After six years married and eight together, I know some things about my husband.
I know that he does not like to be rushed. I know that he likes olives. I know that he means really well but honestly asking him to start the Roomba every time he leaves the house is a losing battle. I know that his Angry At The Dog voice isn’t as angry on his insides as it is on his outsides. I know that he is super proud that his kids look like him.
There are lots of things I don’t know, of course. I, for one, don’t know why it takes him so very long to go to the bathroom, like why not wait until you really have to go because you could do like four dishes in that time sitting on Twitter? But also alone time on the internets is precious and enjoyable and I get it.
I also don’t know who Jay thought he would be in six years when we got married six years ago. I only know this version, and I think that sometimes as we grow and age and add more chores and kids to our lives there is a sense of loss of who we were separately, even if we never knew a grown up version of that person. Where we are now is figuring out who we are together while trying to cling to a little bit of independence because we were just fine as adults before all this, thank you very much.
We cherish time alone without each other and without our kids, and desperately want to be together all the time so we don’t miss anything. Jay took Beck to putt putt the other day while Will napped to “give me a break,” and the entire time he was gone he sent pictures, stories, and videos, so the entire time he was gone I look at pictures, read funny stories, and watched videos of the very activity designed to give me a break from parenting to do literally anything else.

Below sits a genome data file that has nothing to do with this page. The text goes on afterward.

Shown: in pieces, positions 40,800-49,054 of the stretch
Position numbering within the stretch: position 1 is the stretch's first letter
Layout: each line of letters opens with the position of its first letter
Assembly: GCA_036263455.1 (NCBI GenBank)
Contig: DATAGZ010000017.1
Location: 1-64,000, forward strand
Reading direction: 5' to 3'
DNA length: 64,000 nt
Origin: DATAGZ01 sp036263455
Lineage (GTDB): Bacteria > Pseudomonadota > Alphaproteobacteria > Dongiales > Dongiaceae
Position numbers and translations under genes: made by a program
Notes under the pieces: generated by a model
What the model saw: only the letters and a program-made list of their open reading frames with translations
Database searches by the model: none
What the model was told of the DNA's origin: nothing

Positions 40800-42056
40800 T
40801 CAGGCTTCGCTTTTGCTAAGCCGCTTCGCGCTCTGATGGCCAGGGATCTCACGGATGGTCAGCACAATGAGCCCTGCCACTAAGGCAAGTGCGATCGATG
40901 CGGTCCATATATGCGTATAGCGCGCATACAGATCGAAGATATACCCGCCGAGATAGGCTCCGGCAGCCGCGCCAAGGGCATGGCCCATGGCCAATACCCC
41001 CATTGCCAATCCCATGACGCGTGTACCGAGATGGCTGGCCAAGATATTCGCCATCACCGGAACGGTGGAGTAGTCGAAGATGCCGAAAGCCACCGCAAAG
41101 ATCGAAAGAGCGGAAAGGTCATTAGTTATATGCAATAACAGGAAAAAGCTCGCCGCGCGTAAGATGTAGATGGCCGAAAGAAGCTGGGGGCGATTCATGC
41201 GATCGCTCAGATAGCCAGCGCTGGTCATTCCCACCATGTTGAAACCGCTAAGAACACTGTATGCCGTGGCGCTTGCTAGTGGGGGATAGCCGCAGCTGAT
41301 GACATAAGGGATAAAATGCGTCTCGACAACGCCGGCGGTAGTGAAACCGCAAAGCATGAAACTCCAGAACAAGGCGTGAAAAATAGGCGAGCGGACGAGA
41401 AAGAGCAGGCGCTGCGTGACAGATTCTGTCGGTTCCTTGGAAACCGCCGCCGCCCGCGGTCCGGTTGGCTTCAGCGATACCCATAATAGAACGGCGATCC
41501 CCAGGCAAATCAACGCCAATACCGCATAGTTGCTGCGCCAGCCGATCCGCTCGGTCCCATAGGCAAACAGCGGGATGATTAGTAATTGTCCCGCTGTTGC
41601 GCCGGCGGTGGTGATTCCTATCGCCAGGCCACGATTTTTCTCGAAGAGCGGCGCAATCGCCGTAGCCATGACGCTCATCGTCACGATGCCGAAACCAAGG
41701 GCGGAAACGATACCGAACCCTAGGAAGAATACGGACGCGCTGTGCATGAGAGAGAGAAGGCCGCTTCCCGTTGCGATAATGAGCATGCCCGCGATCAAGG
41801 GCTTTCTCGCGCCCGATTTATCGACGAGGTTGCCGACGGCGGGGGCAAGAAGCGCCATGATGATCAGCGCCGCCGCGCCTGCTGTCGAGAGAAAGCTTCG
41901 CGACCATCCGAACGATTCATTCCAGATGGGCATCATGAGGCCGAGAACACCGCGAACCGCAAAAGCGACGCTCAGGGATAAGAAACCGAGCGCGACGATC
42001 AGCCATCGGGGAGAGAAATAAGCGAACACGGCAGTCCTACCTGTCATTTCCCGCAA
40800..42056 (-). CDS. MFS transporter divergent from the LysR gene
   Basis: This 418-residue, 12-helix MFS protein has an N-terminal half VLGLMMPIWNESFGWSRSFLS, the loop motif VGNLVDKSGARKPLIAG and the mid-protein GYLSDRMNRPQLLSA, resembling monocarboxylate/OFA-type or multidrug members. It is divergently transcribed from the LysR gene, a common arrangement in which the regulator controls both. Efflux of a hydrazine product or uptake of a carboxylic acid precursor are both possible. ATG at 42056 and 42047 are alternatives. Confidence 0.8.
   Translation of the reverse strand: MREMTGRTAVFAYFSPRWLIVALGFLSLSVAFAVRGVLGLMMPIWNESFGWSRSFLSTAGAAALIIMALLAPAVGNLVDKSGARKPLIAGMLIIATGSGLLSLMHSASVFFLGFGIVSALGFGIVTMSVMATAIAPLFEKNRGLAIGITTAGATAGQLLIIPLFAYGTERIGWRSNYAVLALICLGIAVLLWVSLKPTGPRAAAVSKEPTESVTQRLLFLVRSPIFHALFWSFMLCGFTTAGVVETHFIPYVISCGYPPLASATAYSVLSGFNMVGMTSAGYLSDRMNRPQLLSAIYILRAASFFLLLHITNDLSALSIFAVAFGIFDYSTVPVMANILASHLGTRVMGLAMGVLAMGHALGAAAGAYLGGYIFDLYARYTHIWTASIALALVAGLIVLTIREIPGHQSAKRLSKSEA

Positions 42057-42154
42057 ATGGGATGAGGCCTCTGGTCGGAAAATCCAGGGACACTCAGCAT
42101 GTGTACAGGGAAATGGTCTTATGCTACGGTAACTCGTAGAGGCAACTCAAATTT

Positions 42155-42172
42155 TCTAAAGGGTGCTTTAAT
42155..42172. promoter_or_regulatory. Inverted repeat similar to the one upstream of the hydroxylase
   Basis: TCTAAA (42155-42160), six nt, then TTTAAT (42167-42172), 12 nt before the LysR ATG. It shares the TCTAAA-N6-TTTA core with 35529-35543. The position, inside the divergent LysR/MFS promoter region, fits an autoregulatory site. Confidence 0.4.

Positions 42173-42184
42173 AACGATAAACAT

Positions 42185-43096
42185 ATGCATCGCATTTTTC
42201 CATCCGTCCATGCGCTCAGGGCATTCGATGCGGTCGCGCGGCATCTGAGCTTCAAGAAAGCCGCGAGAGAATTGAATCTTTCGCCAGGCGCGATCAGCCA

This year, this year six, feels like a middle ground. We still remember what it was like to live separately and date and not be sure of the forever-ness of all this, but only barely, only very faintly. We are trying more intentionally to be aware of our differences and celebrate them rather than try to squash them. One difference is that I am the designated Cockroach Squasher, and Jay handles any and all snake-related matters, but I digress, got distracted by the word “squash.”
I hear people say sometimes “oh, they got too comfortable,” as if somehow that is the beginning of the demise of a marriage. I’m not sure, though. I know the implication there is that somehow desire is lost, somehow excitement or ambition or passion fall by the wayside, and maybe so. Maybe, part of growing up together is being ok with that, leaving behind some sensory-seeking tendencies and being completely fine with routines and feeling comfortable. I am, at least. Maybe Too Comfortable is a quick way to say Forgot To Talk To Each Other Ever For 25 Years, but I don’t see comfort as a negative thing.
Continuing to learn new things about each other. Getting on board with things we don’t like. Finding comfort in all of it. That’s six years.